Should Man United stop trying to replace the irreplaceable?

26 years of management is an anomaly in modern football. And Sir Alex Ferguson was a special case. Finding one Ferguson is difficult enough, but the odds of getting two in a row are astronomical. If Manchester United are to successfully move forward, they need to stop asking who is the next Alex Ferguson and start asking who is the best man to manage the club right now.

Sir Alex Ferguson tried to find the next Sir Alex Ferguson. And Sir Alex Ferguson failed. In David Moyes, Ferguson saw a man very much in his image: Scottish, hard-working, a fierce loyalty and a fierceness of the eye. 10 months on and those eyes now appear dead. Moyes put everything into emulating his mentor but ended up not even looking like Sir Alex Ferguson lite. The once brightest British manager in football should never have been trying to be someone else, but after being handpicked by Ferguson, Moyes appeared to have little choice but to follow the piper’s tune.

Ryan Giggs is the latest man to receive the nod from the kingmaker. Ferguson, having failed to institutionalize an outsider, is seemingly intent to keep things in the family. At 40, Ryan Giggs is young enough to be an Alex Ferguson mk II, and could conceivably eclipse Ferguson’s 26-year reign. But it remains a lot more likely that Giggs would be prematurely sacked in a similar vein to Moyes if given the job, and focusing on potential longevity of tenure in this manner seriously distracts from the problems of the present.

Stability of management is a good goal for any football club to hold. Stability aids coherency and allows the club to plan for the long run. But stability only makes sense the manager if the manager is right for the job. And even Sir Alex Ferguson, the great proponent of stability and LMA champion, had to eventually accept that David Moyes was not right for Manchester United.

The wisdom of Manchester United putting such a heavy emphasis on potential tenure must be questioned given that football is increasingly moving in the opposite direction. The average job length for a Premier League manager is now less than two years, and Mark Hughes, who is in first season as Stoke manager, finds himself as the eighth longest serving manager in the league.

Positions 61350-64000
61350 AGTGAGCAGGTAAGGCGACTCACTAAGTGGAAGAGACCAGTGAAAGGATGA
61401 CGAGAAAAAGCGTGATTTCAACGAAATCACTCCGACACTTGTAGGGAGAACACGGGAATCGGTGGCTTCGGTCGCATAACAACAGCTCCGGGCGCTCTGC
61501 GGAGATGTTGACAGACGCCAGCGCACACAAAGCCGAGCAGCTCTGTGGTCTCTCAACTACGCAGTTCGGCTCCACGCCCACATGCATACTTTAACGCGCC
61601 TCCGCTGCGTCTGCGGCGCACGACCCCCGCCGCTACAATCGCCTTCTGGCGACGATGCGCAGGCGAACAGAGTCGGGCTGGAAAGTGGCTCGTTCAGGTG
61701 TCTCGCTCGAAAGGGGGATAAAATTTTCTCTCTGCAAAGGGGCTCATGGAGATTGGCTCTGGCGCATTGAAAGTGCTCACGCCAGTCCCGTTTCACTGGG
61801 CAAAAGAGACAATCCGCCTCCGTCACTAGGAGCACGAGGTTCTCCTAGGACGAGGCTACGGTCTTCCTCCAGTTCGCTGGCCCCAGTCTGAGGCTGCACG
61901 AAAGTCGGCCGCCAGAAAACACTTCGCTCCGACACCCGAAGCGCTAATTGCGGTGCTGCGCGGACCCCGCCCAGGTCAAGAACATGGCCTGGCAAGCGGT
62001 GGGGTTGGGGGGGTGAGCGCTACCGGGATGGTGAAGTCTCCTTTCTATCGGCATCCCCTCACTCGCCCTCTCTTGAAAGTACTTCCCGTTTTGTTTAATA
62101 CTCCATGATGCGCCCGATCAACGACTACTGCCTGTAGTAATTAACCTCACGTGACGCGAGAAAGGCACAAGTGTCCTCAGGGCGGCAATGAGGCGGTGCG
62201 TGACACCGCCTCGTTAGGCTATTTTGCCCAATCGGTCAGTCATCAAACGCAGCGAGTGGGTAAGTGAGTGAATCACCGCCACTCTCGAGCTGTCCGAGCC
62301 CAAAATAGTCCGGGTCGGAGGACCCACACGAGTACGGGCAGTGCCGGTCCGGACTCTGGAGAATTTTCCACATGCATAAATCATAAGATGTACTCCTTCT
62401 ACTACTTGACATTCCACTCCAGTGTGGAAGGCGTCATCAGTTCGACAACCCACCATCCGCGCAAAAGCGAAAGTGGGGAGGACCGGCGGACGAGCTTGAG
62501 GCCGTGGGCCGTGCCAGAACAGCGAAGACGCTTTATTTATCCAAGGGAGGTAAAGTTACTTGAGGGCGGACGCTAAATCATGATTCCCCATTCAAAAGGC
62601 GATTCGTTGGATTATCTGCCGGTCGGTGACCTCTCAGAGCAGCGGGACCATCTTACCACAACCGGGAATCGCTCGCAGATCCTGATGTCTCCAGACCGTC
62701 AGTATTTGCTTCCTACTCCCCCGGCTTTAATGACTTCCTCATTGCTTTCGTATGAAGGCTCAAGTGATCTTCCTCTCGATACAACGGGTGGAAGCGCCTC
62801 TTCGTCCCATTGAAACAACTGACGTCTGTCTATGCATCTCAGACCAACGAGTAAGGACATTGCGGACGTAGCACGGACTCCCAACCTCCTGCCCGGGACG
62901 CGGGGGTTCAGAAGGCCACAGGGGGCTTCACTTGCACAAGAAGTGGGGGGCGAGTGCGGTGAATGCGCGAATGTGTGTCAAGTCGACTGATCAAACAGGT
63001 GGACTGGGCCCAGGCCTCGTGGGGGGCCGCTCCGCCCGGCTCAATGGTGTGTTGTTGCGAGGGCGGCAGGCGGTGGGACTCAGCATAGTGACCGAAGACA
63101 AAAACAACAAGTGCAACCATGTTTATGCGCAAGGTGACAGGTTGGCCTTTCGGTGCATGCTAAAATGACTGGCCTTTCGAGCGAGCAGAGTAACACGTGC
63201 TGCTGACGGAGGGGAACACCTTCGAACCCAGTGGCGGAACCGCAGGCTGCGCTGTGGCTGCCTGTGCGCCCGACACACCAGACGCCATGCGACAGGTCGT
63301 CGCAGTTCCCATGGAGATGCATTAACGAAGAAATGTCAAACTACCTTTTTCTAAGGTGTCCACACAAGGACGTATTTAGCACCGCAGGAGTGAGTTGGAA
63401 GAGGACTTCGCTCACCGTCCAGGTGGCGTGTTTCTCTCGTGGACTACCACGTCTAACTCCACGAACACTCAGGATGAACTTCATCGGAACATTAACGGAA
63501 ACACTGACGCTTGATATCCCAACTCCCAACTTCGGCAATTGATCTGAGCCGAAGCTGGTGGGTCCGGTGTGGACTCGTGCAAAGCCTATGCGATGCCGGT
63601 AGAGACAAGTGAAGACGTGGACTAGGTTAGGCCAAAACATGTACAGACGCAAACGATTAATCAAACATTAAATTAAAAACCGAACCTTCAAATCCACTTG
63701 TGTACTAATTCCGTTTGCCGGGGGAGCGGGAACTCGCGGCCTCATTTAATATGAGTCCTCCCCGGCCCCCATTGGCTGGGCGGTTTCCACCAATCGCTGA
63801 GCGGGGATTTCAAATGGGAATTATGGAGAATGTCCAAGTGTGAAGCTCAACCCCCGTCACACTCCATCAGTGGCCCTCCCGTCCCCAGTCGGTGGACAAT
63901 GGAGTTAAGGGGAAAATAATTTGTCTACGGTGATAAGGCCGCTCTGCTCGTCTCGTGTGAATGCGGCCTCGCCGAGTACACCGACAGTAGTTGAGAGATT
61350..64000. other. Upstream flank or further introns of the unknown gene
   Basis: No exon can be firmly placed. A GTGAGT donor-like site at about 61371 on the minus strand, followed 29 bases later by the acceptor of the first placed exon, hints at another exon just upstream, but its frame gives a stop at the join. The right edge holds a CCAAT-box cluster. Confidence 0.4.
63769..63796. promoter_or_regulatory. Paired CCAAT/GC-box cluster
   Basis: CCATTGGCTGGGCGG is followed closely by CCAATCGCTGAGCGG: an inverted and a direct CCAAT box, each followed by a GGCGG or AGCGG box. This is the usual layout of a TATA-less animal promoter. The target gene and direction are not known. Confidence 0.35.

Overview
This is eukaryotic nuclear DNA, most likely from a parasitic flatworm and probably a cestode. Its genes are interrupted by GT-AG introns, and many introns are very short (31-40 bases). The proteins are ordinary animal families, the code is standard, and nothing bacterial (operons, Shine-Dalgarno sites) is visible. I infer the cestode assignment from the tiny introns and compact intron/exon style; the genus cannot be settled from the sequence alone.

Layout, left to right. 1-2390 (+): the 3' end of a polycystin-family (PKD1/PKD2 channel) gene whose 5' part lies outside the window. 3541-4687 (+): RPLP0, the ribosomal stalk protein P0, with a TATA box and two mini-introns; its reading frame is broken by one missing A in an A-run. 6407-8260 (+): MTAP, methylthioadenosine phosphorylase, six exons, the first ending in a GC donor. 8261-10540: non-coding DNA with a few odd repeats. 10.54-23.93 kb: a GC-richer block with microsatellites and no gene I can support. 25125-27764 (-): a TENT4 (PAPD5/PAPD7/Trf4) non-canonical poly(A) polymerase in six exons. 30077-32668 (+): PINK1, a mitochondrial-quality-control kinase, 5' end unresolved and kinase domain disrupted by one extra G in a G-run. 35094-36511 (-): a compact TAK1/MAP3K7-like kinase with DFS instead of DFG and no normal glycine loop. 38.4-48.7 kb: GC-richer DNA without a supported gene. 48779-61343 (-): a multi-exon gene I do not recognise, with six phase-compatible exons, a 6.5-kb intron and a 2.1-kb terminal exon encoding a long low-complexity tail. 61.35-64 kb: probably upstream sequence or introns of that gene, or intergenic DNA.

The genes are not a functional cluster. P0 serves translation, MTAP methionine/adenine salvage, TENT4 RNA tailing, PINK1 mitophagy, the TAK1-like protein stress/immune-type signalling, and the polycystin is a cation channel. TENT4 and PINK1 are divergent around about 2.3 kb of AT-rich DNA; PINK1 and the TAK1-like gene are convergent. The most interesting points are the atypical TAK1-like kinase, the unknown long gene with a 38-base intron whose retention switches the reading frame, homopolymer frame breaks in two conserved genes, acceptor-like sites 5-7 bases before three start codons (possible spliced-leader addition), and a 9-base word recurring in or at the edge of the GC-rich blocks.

If football management is increasingly becoming a short-term gig, then clubs should be treating it accordingly. The six-year contract given to David Moyes was clearly intended as a statement, but it’s one that rings hollow given that the club saw fit to break it less than one year into the six.

Rather than looking for a manager to be in charge in 26 years time, or even six years from now, Manchester United should be looking at who is best fitted to manage them in the present. The man chosen should be the one most suited to leading the club back into the Champions League next season. Anything else should be an afterthought.

Jose Mourinho is widely believed to have been disregarded last summer due to not meeting the longevity requirement. And Moyes was one of the few men that did. However, given that Manchester United were forced into sacking their manager after just 10 months, there appears to be little wisdom in the idea of appointing on longevity over quality, and a whole lot of irony.

Stability is always preferable to turmoil, but stability for stability’s sake is just madness. Manchester United went for a lesser manager because they thought he could offer stability, and were forced to sack him and throw themselves into the turmoil.

Manchester United need to stop leaning so heavily on the past when making decisions for the future and accept that Alex Ferguson was a once off. There is no reason to choose Giggs beyond the romantic, and the next Man United should not be chosen based on his capability of leading a second dynasty, but his ability to meet the club’s goals in the short-term.


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